Whether the changes add up to 0.5%, 1.0%, or 3% is immaterial. Humans and baboons differ by only a bit in genetic code, typically estimated at 2% difference–but you notice the difference, I’ll bet. A critical change in one gene can spell the difference between triggering an anaphylactic shock reaction and no reaction at all. It has nothing to do with percentage difference.

This, by the way, has been the tactic employed by the wheat industry: argue a point that they claim was a point of contention, then win the argument . . . but the protein/carbohydrate content of wheat was never in question. They hope to draw away fire by arguing a non-issue. Another tactic: Deny that the evidence ever existed in the first place: “There are no studies demonstrating that wheat causes human disease,” reminding me of the Congressional testimony offered by Big Tobacco executives during the class action tobacco lawsuit: “No, Congressman: I am not aware of any studies associating cigarette smoking with lung cancer or heart disease.” Right.

Make no mistake: The wheat of today is substantially different from traditional strains of wheat. The farther you go back, the more marked the differences. Readers of the original Wheat Belly already know, for instance, that ancestral einkorn wheat contains 14 chromosomes, while emmer wheat (the wheat of the Bible) contains 28 chromosomes, and the forerunner of modern wheat, modern Tritium species, contains 42 chromosomes–we are talking about huge differences, even before humans got involved. But the real problems with wheat on a huge scale across hundreds of human diseases really gained traction when agribusiness got into the game and introduced all the hundreds, even thousands, of genetic changes into modern Tritium strains.

This research and the Huffington Post article promoting it are not just defenses of wheat; they reflect the growing desperation felt by the wheat industry as they feel the world crumbling around them. It is further reflected in the “There is no Frankenwheat” statement. Deny they ever contributed to creating a monster, deny it doesn’t have stitches and scars everywhere, looking startlingly different even to the naked eye, while it wreaks a swath of destruction across the countryside.

Surely they can do better than that.


D.D. Infinite Health icon



  Kathy in OK
  Topic Post Date: 5/16/2022
  Last Reply Date: 5/17/2022
Legionnaires’ disease
Topic Hidden: This Topic has been marked "Members Only" by the author (are you logged-in?).
Become a Member Today!

Kathy in OK: 
Reply Hidden: Replies > 250 characters are restricted to Full Access Members (are you logged-in?).
Become a Member Today!
Posted: 5/17/2022

Lori_Miller: I’m the out-of-state oddball, too. I sent someone some yogurt start, hoping it would help with his moodiness. Well--someone else in the house ate it instead and said her energy came back after decades. You never know!
Posted: 5/17/2022

Kathy in OK: 
Reply Hidden: Replies > 250 characters are restricted to Full Access Members (are you logged-in?).
Become a Member Today!
Posted: 5/17/2022


  Reference
  Topic Post Date: 5/30/2015
  Last Reply Date: 5/17/2022
WBB: Vanessa freed of the appetite stimulating effects of wheat and grains

Originally posted by Dr. Davis on 2015-05-30
on the Wheat Belly Blog, sourced from and currently found at: Infinite Health Blog.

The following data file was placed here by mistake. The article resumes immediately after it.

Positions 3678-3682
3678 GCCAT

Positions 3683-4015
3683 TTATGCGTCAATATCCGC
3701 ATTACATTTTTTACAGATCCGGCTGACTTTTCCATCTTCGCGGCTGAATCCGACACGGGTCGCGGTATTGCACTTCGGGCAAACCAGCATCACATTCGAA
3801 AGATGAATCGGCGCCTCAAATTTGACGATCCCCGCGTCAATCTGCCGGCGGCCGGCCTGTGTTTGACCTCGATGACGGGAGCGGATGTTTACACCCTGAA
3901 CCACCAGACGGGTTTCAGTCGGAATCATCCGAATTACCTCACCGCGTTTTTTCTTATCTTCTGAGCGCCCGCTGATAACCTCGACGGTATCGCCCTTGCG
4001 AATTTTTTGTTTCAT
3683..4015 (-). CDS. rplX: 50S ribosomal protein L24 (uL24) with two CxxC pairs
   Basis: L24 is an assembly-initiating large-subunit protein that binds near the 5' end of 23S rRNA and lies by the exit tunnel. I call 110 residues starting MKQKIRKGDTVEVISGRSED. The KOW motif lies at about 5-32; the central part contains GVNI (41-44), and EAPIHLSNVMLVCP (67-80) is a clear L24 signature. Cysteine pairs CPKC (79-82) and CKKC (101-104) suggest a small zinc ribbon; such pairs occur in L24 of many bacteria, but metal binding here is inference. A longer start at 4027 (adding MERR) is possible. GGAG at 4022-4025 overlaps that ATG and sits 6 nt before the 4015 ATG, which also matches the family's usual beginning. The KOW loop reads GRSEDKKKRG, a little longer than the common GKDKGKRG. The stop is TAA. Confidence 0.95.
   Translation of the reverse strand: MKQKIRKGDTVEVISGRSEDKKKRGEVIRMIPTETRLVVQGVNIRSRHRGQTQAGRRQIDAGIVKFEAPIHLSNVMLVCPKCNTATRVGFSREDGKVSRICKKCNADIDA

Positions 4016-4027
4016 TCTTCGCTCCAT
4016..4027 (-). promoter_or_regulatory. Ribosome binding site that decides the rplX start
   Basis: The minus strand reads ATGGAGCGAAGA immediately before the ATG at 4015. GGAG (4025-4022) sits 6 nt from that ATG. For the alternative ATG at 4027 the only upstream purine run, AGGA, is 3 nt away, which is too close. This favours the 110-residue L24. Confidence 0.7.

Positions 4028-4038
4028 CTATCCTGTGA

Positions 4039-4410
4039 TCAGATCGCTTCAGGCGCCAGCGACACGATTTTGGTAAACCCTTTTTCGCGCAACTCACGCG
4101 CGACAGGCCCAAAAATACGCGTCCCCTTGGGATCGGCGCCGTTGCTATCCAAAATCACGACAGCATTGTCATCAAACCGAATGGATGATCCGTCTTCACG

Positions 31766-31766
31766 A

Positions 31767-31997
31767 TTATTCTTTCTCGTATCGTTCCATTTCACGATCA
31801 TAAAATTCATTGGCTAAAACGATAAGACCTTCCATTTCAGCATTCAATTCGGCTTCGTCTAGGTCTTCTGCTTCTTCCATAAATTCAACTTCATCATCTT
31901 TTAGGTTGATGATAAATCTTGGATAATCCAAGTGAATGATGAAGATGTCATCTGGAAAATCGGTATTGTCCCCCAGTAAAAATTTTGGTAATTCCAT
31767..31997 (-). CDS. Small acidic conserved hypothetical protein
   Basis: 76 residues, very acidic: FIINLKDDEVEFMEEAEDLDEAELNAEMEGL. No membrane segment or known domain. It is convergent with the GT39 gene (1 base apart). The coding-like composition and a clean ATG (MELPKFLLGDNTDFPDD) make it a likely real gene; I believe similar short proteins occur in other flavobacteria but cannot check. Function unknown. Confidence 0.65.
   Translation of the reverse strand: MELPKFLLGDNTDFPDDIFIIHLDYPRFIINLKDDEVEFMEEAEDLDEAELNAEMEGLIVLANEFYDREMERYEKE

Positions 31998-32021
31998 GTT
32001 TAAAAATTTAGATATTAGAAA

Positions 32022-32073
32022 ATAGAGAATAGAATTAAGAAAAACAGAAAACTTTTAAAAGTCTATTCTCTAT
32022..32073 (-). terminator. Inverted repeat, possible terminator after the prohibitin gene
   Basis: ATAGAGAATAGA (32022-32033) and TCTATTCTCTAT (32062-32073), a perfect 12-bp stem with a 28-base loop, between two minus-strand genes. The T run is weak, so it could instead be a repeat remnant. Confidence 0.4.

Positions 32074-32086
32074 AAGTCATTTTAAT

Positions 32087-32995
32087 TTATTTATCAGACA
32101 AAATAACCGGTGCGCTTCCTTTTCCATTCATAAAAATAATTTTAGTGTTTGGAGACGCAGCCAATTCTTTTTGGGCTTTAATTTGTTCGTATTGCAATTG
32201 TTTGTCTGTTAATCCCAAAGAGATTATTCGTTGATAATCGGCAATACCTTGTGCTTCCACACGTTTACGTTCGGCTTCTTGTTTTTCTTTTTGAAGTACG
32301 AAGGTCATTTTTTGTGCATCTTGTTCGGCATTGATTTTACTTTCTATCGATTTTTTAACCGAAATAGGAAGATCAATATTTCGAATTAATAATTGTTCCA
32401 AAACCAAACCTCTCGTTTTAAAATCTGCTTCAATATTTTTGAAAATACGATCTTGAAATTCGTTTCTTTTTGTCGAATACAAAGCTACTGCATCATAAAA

PCM forum Index of WB Blog articles.


Vanessa freed of the appetite stimulating effects of wheat and grains

Vanessa before & after

Vanessa shared her “before” and “after” photos and her experience following the Wheat Belly lifestyle:

“I am 34 years old, married, and the mother of four. Last September, I read Wheat Belly and started gluten-free, sugar-free eating on October 6th, 2014. This way of eating really does change one’s body and way of life. It’s so important to watch those sugars and any gluten food, because those cravings wreak havoc! It makes it harder to get back to doing things right.

“I started on October 6th, 2014 and had a starting weight of 226 lbs. I now weigh 143.”

(Just to be clear to any newcomers reading this, Wheat Belly is often characterized as a “gluten-free” lifestyle; this is not quite right. It is a grain-free lifestyle that ends up being gluten-free, since only grains contain the gluten protein. Being grain-free is far more powerful than being gluten-free.)

Vanessa’s story is a great reminder that wheat and grains are more than just sources of carbohydrates; they act as appetite stimulants due to several effects:

Gliadin protein-derived opiates–that bind to the opiate receptors of the human brain, triggering appetite and addictive eating behavior.

Leptin blockade–Leptin is the hormone of satiety, blocked by other gliadin-derived peptides and perhaps by the lectin protein of wheat and related grains, wheat germ agglutinin.

High blood sugars–that are followed by low blood sugars, with the lows accompanied by mental fog, fatigue, and hunger in a 90- to 120-minute cycle. This is due to the unique carbohydrate of wheat and grains, amylopectin A, unusually susceptible to digestion by the enzyme amylase in saliva and stomach.

Vanessa after: close-up

The weight gain effects of wheat and grains are further amplified by insulin resistance that develops due to the high blood sugar effect, insulin resistance and inflammation that worsens as visceral belly fat grows, and by undesirable changes in bowel flora to accommodate to the unnatural consumption of wheat and grains, something that humans are not fully adapted to consuming.